other via aldehyde links.
Microfibrils align with each other forming larger collagen
fibrils, which are strengthened by the formation of covalent
cross-links between lysine residues.
Microfibrils assemble into collagen fibers.
Purpose of hydroxyproline
Normal collagen is stable even at 40 °C.
Without hydrogen bonds between hydroxyproline residues,
the collagen helix is unstable and loses most of its helical
content at temperatures above 20 °C
Scurvy
Scurvy is a disease is caused by a
dietary deficiency of ascorbic
acid (vitamin C).
Deficiency of vitamin C prevents
proline hydroxylation.
The defective pro-α chains fail to
form a stable triple helix and are
immediately degraded within the
cell.
Blood vessels become extremely
fragile and teeth become loose
in their sockets.
Resilience vs. flexibility
Many tissues, such as skin, blood
vessels, and lungs, need to be both
strong and elastic in order to
function.
A network of elastic fibers in the
extracellular matrix of these tissues
gives them the required resilience so
that they can recoil after transient
stretch.
Long, inelastic collagen fibrils are
interwoven with the elastic fibers to
limit the extent of stretching and
prevent the tissue from tearing
Elastin
The main component of
elastic fibers is elastin, which
is a highly hydrophobic
protein and is rich in proline
and glycine.
It contains some
hydroxyproline but no
hydroxylysine.
It is not glycosylated
The primary component,
tropoelastin molecules, is
cross-linked between lysines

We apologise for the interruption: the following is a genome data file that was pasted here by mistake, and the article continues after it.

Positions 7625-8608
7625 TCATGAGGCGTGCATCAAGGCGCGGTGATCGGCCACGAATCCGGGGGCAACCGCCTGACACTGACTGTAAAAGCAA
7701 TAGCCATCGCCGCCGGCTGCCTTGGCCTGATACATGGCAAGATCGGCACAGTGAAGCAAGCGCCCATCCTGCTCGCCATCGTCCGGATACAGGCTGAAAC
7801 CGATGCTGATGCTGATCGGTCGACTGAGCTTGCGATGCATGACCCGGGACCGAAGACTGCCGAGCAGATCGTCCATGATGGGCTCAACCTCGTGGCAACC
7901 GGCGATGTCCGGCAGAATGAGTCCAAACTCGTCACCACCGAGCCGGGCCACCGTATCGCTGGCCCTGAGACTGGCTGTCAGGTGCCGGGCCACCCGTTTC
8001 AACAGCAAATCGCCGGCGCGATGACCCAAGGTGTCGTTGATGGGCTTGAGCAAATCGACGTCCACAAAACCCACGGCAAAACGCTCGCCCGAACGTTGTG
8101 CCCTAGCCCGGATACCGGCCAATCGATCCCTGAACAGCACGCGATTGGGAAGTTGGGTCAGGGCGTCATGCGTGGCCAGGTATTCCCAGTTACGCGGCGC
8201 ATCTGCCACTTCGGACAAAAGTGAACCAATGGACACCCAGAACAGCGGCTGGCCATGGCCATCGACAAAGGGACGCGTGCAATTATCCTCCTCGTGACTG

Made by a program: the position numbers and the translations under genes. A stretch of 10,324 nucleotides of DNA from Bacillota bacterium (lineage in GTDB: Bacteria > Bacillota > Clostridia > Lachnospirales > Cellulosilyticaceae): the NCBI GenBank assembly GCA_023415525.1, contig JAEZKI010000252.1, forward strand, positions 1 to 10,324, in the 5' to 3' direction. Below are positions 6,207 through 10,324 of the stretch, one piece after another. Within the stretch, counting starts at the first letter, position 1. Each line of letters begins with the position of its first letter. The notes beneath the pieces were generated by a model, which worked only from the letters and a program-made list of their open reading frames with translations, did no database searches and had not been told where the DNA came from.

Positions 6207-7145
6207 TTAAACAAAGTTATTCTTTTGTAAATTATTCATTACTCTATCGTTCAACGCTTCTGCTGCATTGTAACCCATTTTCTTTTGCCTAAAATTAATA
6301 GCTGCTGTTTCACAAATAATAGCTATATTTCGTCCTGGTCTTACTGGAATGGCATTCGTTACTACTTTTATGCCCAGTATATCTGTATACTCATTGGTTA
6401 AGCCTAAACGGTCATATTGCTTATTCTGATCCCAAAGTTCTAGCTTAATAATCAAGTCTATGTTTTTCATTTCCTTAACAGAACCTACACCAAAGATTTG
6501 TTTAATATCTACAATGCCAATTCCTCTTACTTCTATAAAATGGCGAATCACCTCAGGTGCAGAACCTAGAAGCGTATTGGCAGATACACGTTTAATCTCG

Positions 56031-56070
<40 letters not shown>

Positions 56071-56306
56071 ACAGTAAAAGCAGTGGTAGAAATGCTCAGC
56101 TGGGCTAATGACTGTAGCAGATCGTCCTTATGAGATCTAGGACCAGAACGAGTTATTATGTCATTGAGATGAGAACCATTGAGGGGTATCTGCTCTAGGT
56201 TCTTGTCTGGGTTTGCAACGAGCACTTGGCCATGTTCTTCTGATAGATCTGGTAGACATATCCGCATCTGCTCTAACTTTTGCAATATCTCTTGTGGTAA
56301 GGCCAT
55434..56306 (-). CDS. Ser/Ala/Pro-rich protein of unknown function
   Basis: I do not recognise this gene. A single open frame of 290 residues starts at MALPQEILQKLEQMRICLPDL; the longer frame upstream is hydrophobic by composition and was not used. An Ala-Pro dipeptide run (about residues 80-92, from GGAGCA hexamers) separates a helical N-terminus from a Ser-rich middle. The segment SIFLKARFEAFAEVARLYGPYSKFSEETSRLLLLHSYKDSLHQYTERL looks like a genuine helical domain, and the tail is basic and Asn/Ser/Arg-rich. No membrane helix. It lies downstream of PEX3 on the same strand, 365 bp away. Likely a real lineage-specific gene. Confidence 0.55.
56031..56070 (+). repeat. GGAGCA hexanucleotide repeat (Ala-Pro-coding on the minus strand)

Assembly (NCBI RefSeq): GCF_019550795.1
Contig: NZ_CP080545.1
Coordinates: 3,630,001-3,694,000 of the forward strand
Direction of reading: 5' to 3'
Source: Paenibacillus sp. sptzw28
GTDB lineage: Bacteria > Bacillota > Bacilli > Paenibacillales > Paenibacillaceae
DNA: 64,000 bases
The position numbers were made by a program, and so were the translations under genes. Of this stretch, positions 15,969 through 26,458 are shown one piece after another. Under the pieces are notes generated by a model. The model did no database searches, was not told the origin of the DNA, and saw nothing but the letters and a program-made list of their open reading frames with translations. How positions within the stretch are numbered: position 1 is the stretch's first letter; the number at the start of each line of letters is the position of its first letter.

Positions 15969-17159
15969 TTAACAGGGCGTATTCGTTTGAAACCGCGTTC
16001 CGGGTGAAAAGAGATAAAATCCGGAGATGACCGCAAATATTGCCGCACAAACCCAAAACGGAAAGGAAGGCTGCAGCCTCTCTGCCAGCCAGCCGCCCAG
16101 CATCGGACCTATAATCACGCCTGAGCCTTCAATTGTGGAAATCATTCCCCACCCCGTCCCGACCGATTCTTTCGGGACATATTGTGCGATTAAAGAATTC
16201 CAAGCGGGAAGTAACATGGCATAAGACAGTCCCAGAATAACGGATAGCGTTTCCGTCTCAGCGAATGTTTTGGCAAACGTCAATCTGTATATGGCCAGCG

to one another.
Elastin structure
The elastin protein is composed largely of two types of
short segments that alternate along the polypeptide
chain:
hydrophobic segments, which are responsible for the
elastic properties of the molecule; and
alanine- and lysine-rich -helical segments, which form
cross-links between adjacent molecules
Keratins
Two important classes of proteins that have similar
amino acid sequences and biological function are
called -and -keratins, which as members of a broad
group of intermediate filament proteins.
-keratin is the major proteins of hair and fingernails
as well as animal skin.
-keratin has an unusually high content of cysteine.
-keratins structure (hair vs. fingernails)
Two helical -keratin molecules interwine.
Two dimers twist together to form a 4-molecule protofibril.
Eight protofibrils combine to make the microfibril.
Hundreds of microfibrils are cemented into a macrofibril.
-keratin is hardened by the introduction of disulfide cross-links
(fingernails).
Looking beautiful?
How is a perm done?
A basic reducing substance (usually ammonium thioglycolate) is
added to reduce and rupture some of the disulfide cross-links
Temporary Wave
When the hair gets wet, water
molecules intrude into the keratin
strands disrupting some of the
hydrogen bonds, which help to
keep the alpha-helices aligned.
When hair is dried up, the hair
strands are able for a short time to
maintain the new curl in the hair.
Permanent wave
The hair is put on rollers or curlers.
The alpha-helices can shift positions.
An oxidizing agent, usually a dilute
solution of hydrogen peroxide, is
added to reform the disulfide bonds
in their new positions. The permanent
will hold these new disulfide bond
positions until the hair grows out.